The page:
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Abstract: Fluid Migration, Hydrochemistry and Entrapment in the Red River Formation, Williston Basin, Canada - USA

MARGITAI, ZSOLT, University of Alberta, Department of Earth and Atmospheric Sciences, Edmonton, Alberta

Recent prolific oil and gas discoveries in Saskatchewan, Canada from Lower Paleozoic strata in the Williston Basin have renewed interest in those formations as exploration targets. Hydrocarbon migration and entrapment in deep formations (Red River Formation, in particular) remains relatively unstudied and poorly understood. Thus, the overall goal of the project is to quantify migration and entrapment in those strata, thereby improving exploration efficiency.

In the first phase of the study, data will be collected (temperature, pressure, chemistry, source rocks, maturity, fluid and rock properties) in order to calibrate published models and to determine oil families and the distribution of oil sources and hydrocarbon generation. Phase two will be the construction of potentiometric surfaces and oil flow patterns to investigate the effects of gravity-induced flow on hydrodynamic regime and on accumulation of hydrocarbons. Finally the influence of distribution of evaporites and dolomitization on migration and accumulation of hydrocarbons will be considered.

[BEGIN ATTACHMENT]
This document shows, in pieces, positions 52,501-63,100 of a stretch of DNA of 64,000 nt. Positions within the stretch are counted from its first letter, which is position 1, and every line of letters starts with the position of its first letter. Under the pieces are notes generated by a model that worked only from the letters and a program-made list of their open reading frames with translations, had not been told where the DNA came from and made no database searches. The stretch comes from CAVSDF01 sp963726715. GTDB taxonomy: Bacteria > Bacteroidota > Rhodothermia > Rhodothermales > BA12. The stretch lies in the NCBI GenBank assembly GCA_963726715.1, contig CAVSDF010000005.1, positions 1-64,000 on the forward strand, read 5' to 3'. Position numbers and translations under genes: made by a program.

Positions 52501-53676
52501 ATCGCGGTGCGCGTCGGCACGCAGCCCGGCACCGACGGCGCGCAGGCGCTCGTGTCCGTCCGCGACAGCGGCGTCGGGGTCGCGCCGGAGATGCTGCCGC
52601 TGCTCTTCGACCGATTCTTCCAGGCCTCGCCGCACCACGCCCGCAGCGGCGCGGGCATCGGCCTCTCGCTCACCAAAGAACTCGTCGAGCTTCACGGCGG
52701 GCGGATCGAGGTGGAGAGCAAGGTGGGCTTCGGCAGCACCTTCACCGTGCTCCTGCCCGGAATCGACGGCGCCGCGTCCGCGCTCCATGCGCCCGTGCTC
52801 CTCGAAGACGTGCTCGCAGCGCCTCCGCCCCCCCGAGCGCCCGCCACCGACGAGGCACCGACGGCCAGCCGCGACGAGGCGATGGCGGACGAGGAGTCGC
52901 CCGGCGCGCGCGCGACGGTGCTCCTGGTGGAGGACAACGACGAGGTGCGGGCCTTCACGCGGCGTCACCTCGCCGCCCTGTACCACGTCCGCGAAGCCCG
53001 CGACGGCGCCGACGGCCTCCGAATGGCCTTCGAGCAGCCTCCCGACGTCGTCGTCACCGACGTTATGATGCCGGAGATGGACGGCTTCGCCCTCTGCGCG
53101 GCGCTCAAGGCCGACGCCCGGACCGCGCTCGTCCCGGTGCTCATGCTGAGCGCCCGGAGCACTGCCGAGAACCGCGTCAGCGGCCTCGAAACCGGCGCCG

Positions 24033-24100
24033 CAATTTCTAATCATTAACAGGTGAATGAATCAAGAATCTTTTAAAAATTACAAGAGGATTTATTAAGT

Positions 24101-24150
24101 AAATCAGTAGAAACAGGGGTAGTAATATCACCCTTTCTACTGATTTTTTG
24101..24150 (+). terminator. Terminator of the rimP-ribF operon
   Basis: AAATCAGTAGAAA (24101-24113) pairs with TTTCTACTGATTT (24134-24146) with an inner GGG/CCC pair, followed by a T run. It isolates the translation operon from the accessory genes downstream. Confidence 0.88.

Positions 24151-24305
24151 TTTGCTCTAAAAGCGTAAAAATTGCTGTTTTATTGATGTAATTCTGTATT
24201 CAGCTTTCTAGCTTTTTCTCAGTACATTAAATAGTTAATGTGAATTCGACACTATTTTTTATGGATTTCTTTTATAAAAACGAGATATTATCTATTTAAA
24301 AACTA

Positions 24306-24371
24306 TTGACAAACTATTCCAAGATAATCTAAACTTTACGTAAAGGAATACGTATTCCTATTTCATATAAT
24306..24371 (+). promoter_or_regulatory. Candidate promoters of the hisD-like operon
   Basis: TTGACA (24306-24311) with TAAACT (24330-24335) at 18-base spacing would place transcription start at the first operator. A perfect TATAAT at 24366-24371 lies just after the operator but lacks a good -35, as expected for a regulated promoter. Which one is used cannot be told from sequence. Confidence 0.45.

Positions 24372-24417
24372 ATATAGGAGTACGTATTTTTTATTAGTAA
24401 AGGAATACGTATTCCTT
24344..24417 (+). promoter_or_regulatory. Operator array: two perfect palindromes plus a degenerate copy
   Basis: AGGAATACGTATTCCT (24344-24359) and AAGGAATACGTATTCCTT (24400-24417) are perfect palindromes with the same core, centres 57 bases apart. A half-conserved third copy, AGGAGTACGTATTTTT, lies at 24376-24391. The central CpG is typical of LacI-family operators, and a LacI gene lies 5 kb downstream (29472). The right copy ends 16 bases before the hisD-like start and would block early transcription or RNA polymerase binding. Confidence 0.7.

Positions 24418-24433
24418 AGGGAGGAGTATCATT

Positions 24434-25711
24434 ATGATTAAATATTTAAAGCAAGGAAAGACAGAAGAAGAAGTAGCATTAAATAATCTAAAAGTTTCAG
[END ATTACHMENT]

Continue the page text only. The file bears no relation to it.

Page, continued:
Producing wells will be sampled for brine and oil. The study of brines is important because of the rather unknown effects of variable salinity fluids that might alter the pathways of oils. Samples will be analyzed for chemical and isotopic concentrations. Physical properties determined from the samples (e.g. density) will be used as inputs for future hydrogeological phases of the study. By means of using these techniques the importance of understanding the movement (or stagnation) of groundwater in the exploration of hydrocarbon occurrences and the role of moving water will be emphasized.

AAPG Search and Discovery Article #90931©1998 AAPG Foundation Grants-in-Aid